JOHANNESBURG (Reuters) - South Africa’s government will challenge a high court ruling that found the state erred in letting Sudan’s President Omar Hassan al-Bashir leave the country despite a court order barring him from doing so.
Bashir, who was in South Africa for an African Union summit, was allowed to go even though a Pretoria court had issued an order banning him from leaving until the end of a hearing on whether he should be detained under a global arrest warrant.
The court later said he should have been arrested to face genocide charges at the International Criminal Court (ICC).
“We’ve studied ... the final judgment that was presented last week and we have decided that government is going to appeal,” government spokeswoman Phumla Williams said.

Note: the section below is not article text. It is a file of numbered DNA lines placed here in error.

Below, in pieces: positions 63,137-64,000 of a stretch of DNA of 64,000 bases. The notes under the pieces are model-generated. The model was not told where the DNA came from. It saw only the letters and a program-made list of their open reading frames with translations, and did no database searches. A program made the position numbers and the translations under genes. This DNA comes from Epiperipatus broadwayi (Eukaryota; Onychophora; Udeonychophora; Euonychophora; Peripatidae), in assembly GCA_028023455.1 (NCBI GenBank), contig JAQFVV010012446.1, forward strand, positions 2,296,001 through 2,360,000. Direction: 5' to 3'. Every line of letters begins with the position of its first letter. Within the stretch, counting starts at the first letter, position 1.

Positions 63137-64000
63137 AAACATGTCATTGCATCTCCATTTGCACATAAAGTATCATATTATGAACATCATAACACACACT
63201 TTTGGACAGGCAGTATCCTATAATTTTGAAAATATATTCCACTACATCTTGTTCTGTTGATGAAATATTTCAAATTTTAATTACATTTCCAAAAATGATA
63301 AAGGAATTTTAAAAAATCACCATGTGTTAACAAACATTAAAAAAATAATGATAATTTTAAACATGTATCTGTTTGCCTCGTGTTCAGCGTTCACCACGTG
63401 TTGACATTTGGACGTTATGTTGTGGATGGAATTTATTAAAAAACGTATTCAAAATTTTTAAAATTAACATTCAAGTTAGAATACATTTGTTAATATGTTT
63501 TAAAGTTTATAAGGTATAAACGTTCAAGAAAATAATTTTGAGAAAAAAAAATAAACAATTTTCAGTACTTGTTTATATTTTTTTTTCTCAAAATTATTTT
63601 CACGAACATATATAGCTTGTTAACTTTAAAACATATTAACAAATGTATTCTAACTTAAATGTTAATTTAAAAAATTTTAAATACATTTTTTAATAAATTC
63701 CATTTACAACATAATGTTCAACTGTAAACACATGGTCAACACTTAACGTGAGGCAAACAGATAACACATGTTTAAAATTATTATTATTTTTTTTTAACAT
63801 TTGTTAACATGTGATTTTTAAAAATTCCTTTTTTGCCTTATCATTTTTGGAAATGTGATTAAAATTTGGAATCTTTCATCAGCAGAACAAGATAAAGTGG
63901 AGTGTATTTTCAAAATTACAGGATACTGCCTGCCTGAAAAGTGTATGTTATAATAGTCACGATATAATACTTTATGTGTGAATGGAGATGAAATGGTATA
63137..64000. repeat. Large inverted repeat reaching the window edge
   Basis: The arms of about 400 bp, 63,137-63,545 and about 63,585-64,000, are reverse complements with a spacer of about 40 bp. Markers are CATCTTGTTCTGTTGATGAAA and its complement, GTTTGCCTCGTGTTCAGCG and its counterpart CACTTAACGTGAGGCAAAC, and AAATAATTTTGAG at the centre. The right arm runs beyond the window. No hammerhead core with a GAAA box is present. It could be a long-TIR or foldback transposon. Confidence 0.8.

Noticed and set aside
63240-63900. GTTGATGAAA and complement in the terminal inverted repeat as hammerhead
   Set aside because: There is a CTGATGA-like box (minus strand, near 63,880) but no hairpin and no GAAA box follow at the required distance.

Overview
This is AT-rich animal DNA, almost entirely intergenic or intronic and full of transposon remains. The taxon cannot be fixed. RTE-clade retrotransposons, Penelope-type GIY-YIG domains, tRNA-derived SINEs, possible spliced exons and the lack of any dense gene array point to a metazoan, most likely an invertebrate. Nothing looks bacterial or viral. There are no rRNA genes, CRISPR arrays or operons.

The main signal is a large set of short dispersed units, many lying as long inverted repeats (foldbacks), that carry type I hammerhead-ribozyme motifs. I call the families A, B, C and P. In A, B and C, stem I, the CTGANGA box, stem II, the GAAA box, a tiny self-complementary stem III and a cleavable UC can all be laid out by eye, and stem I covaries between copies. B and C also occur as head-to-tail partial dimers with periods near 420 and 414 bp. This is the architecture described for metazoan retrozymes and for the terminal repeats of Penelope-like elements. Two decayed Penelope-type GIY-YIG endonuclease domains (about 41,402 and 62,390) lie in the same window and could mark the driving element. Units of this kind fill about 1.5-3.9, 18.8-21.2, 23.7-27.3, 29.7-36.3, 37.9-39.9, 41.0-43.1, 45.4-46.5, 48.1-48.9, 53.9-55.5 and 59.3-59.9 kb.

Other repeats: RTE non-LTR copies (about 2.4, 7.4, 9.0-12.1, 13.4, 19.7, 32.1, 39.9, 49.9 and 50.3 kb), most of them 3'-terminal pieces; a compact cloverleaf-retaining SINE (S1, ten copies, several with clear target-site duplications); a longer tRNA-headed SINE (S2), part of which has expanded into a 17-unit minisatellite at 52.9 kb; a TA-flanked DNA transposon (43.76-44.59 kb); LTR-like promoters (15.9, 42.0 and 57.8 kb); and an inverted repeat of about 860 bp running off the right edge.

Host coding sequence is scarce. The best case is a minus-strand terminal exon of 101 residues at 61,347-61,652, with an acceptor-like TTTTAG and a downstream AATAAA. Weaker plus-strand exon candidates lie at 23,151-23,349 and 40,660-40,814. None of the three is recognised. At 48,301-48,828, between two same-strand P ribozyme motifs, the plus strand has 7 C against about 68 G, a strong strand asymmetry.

“We will be submitting our appeal affidavit within the prescribed 14 days and that’s where all the reasons will come out.”
High Court Judge Dustan Mlambo last week asked prosecutors to consider charging the government for allowing Bashir to fly out in defiance of the Pretoria court order.
The ICC has issued a warrant for Bashir on charges of masterminding genocide in Sudan’s Darfur region. But South Africa cited legal complexities and the need to balance its obligations to the African Union, among others, and let him go.
Bashir, who denies the global court’s charges, had traveled to South Africa for an African Union summit.
Pretoria has said it will review its membership of the ICC, which African states have accused of bias against the continent.
Reporting by Stella Mapenzauswa; Editing by James Macharia